Back in the early 2000s, when powder blue velour suits were a sign of fashion supremacy, emerged a brand that would shape streetwear and bring it to the forefront of fashion. Kimora Lee Simmons created Baby Phat — an extension of her then-husband’s popular brand Phat Farm. The curvy stitched cat on the back of our jeans became an iconic symbol for women’s fashion and influenced fashion houses to be more than just brands – but lifestyles.
Baby Phat recently announced they’re return (after a short run in Forever 21) with a social media commercial featuring a fancy feline wearing the iconic Baby Phat logo on a gold link chain. The unexpected digital spot commanded the attention of fashion enthusiasts whose thirst for trends are fueled by nostalgia. With a comeback seemingly abloom, we’re looking back at Baby Phats’ reign over the runway, music videos and the psyche of everyday woman who felt luxurious in streetwear.
Combined with brilliant marketing — Kimora Lee Simmons would gift her celebrity friends (Lil’ Kim, Naomi Campbell) with Baby Phat apparel and feature her them in high-production fashion shows and appearances that established her as a clothing architect like in Ginuwine 2003 hit “In Those Jeans” — established the brand as a fashion force. The front row of her shows were filled with hip-hop’s hottest acts.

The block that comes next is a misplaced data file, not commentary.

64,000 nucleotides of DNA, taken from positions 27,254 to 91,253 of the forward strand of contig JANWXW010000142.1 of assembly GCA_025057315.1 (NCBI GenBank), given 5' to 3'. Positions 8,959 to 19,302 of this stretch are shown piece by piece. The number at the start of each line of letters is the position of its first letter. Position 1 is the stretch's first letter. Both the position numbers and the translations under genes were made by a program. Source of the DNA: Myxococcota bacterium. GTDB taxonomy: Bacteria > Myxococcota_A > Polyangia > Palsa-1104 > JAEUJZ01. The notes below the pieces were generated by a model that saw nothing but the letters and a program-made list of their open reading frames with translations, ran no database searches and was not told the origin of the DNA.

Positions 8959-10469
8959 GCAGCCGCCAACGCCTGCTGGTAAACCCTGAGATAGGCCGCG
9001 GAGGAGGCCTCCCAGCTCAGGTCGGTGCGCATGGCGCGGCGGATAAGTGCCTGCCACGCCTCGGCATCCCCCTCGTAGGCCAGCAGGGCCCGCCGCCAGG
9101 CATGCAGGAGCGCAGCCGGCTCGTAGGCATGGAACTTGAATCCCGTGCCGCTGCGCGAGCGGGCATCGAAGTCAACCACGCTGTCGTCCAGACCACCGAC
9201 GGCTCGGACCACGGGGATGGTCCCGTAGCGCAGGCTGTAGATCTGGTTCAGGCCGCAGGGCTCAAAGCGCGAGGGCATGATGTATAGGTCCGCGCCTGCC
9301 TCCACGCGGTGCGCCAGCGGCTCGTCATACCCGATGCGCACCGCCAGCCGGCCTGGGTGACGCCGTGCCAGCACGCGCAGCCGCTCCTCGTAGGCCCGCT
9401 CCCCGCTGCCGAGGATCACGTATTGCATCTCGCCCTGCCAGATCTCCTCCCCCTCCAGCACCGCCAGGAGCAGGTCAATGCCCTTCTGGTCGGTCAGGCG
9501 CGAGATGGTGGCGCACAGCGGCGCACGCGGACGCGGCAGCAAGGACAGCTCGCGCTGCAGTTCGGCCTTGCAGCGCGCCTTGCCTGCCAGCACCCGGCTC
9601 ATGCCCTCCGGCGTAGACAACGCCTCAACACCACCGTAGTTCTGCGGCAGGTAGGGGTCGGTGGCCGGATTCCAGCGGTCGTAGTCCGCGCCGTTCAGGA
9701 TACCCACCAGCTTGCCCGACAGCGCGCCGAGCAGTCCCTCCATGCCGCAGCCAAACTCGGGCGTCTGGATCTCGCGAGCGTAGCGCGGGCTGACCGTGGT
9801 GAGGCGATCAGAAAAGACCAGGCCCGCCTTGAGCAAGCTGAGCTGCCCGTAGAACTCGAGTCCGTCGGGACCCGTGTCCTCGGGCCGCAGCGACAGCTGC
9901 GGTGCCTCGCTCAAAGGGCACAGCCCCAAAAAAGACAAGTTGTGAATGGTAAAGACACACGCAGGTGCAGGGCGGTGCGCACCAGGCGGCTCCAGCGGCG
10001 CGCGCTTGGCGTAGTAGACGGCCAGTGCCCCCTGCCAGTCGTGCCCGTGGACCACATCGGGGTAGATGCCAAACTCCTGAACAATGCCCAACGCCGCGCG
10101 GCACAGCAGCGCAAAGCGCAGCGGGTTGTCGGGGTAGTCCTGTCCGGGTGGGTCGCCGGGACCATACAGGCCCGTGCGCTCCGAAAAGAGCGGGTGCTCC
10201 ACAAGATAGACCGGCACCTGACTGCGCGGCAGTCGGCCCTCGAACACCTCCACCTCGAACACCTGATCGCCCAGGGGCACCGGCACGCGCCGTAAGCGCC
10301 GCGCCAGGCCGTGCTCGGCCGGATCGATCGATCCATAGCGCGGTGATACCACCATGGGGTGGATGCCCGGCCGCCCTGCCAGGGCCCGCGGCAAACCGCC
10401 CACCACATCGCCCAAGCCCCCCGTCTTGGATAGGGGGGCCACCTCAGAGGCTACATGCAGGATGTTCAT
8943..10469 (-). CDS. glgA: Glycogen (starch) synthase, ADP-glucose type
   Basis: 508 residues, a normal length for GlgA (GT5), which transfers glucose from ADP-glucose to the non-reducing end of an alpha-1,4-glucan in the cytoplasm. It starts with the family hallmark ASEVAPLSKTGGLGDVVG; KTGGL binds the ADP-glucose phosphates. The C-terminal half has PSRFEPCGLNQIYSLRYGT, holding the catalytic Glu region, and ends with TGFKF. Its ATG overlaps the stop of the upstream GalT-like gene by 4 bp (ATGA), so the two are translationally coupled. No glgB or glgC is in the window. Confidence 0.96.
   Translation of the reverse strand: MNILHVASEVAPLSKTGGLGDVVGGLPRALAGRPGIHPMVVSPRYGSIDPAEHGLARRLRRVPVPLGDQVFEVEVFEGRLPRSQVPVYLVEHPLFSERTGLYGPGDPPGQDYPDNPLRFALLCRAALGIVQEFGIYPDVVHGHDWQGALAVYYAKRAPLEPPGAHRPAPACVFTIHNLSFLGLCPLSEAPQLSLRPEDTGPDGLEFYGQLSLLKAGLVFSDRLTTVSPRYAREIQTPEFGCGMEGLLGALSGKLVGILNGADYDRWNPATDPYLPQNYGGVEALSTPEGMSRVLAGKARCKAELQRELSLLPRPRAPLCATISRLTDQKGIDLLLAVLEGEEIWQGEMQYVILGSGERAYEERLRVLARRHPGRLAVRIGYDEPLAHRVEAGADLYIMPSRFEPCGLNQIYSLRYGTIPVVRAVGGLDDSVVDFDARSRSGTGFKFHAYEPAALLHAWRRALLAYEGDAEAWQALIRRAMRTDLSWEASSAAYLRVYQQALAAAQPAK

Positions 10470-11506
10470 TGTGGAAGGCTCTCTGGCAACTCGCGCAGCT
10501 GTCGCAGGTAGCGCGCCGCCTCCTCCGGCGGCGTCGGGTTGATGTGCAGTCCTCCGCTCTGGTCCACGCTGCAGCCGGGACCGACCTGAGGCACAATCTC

Even the way she chose models to walk in her shows was different. Baby Phat’s massive runway shows were labeled the “hottest ticket in town” by and a bold bullet on the resume of any model who strut their best catwalk wearing the cat.
“It’s very deliberate,” she told the New York Daily News in 2009. “It includes people who are sometimes forgotten but are great models – they have fierce walks and bodies, strong girls, but they might sometimes be a size bigger than the other one who was a size zero. They have more ‘hip,’ more color, more bang to their personality. It’s what I represent culturally in society: all colors, all women, all shapes and sizes.”
The signature cat had become an indicator of style and street cred evolving way passed the original t-shirts that featured Baby Phat embossed on the front. Kimora Lee expanded the brand into accessories, fragrance, lingerie and jewelry. Within one year between 2001 and 2002, Baby Phat had grown exponentially from $30 million in revenue to $265 million.
All of which was Kimora’s vision. “I always strived to represent my audience,” she told The Fader in 2017 in an interview while reflecting Baby Phat’s legacy. “Back then, I called Baby Phat ‘aspirational’ because you could mix the high luxury with everyday streetwear but still, fashion is about that aspiration.”
Kimora sought to make her line all-encompassing for the everyday woman. Fenty Beauty seems to be stepping in the stiletto prints where Baby Phat left off — combining urban wear with affordable luxury. Lee relaunched Baby Phat in 2019 in collaboration with Forever 21.
“I did expect [Baby Phat’s sexy style to come back],” she told Page Six around the launch. “Fashion is so cyclical. I love being a part of this life cycle from the O.G. Baby Phat to our new, reinvented, modern-take on the brand.”
Baby Phat continues to be a beloved brand and marker of a time when urban fashion thrived more that Italian and French brands. When the Rocawears, FUBUs and Phat Farms ruled Black fashion. For that, it will always be legendary.